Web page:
The use of music in the Netflix original “Stranger Things” is genius.
The sci-fi series is set in the 1980s and features synthetic-heavy music you wish you heard in every TV show and movie from that decade. It’s the music you wish played in the background of your own life.
When I first watched the show, I was hooked in with the theme song alone. Once it had me in its grasp, “Stranger Things” reeled me in one strand of string lights at a time.
Photos by Nick Tomecek
The “Stranger Things” soundtrack is composed of Kyle Dixon and Michael Stein’s original music. Each note on this record slinks through the background of the horror-driven plot like a snake through a field of grass.
The music channels Daft Punk’s energetic “Tron” soundtrack and the “Drive” soundtrack. It perfectly complements the dramatic, suspenseful nature of the TV series.
I was hesitant to watch this show because of all the hype and my aversion to horror films. I was pleasantly surprised.
“Stranger Things” has the optimal proportion of excitement to scary stuff. It keeps me on the edge of my seat without falling off the couch while binge-watching.
The show’s music is more than icing on the cake; it’s the sprinkles and candles, too.
Sometimes it makes me feel as if I should put on a spacesuit and climb through a tree into the Upside Down, the alternate reality in “Stranger Things”. Other times, I feel as if I should sleuth around town with Jim Hopper, the chief of the Hawkins Police Department.
The “Stranger Things” soundtracks volumes 1 and 2 make excellent background music to listen to at work or while doing things at home. Both records are the perfect blend of 1980s music and what is popular today.
From the fashion choices to interior design, everything on the TV show is true to the 1980s decade.
The soundtrack helps me relive every important moment in the eight-episode first season. My heart aches thinking about the sounds that will inevitably propel season 2.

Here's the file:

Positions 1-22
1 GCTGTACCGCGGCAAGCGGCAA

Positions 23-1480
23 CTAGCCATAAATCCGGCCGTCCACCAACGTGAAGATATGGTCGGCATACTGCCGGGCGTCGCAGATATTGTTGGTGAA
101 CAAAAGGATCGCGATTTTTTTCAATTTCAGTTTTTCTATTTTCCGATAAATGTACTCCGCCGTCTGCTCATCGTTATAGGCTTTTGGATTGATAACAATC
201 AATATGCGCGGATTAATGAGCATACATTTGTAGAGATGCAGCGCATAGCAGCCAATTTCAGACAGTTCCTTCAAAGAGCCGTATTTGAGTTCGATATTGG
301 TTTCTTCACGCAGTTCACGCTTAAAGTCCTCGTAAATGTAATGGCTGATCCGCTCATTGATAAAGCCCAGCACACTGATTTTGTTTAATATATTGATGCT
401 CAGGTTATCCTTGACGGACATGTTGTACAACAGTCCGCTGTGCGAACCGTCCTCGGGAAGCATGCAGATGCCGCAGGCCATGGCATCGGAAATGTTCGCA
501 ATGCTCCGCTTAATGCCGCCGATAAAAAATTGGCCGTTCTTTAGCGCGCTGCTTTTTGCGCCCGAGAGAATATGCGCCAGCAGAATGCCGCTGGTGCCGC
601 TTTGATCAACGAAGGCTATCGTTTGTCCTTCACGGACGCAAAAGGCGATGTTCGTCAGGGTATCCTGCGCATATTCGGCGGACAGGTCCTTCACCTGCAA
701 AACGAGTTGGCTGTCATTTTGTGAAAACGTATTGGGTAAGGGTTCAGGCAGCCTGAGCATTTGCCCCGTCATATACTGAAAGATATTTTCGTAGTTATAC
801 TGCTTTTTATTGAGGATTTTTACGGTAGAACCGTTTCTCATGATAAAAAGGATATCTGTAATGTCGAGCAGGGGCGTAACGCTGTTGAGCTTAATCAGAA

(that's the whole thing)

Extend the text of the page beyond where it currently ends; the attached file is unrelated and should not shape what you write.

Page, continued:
I play the fast-paced songs such as “Stranger Things” and “Kids” when I workout, and I listen to the slower numbers such as “This Isn’t You” as I put up Christmas decorations.
I can’t listen to some songs on this record when I’m home alone, because I genuinely think my Christmas lights might communicate with me. Hey, stranger things have happened.
“The Upside Down” and “Photos In the Woods” give me the creeps. Vol. 1 concludes with “Hawkins Lab,” the darkest song on the soundtrack.
I splurged on the clear smoke vinyl for Vol. 1, and it’s gorgeous. The hazy-colored vinyl looks wicked spinning on my record player.
I channeled Jonathan Byers with a vintage denim button-down shirt, wolf-print T-shirt, black jeans and Converse sneakers.
Denim shirt – Vintage
Jeans – Target
Shoes - Converse
I’m not an audiophile.
In my opinion, Vol. 2 differs only slightly from Vol. 1. If you don’t want to spring for both volumes, I wouldn’t feel as if you missed out.
Vol. 2 combines the same dark foundation of notes in Vol. 1 with lighter notes for contrast. It also includes some worthwhile tracks you won’t hear on the first segment.
The opening song, “Hopper Sneaks In,” sets a hauntingly upbeat tone. From there, I find the most compelling songs on the record are “Gearing Up,” “Something in the Wall” and, of course, the extended version of “Stranger Things.”
After hearing both volumes, it’s a relief to know “First Kiss” is the only song you might hear at a 1980s prom.
I channeled Nancy Wheeler with a maroon sweater layered over a button-down shirt with a bird print. For my own take, I added black knee socks and lace-up boots.
Sweater – Sanctuary
Button-down shirt – Target
Skirt- Brandy Melville
Socks – Target
Boots – Unknown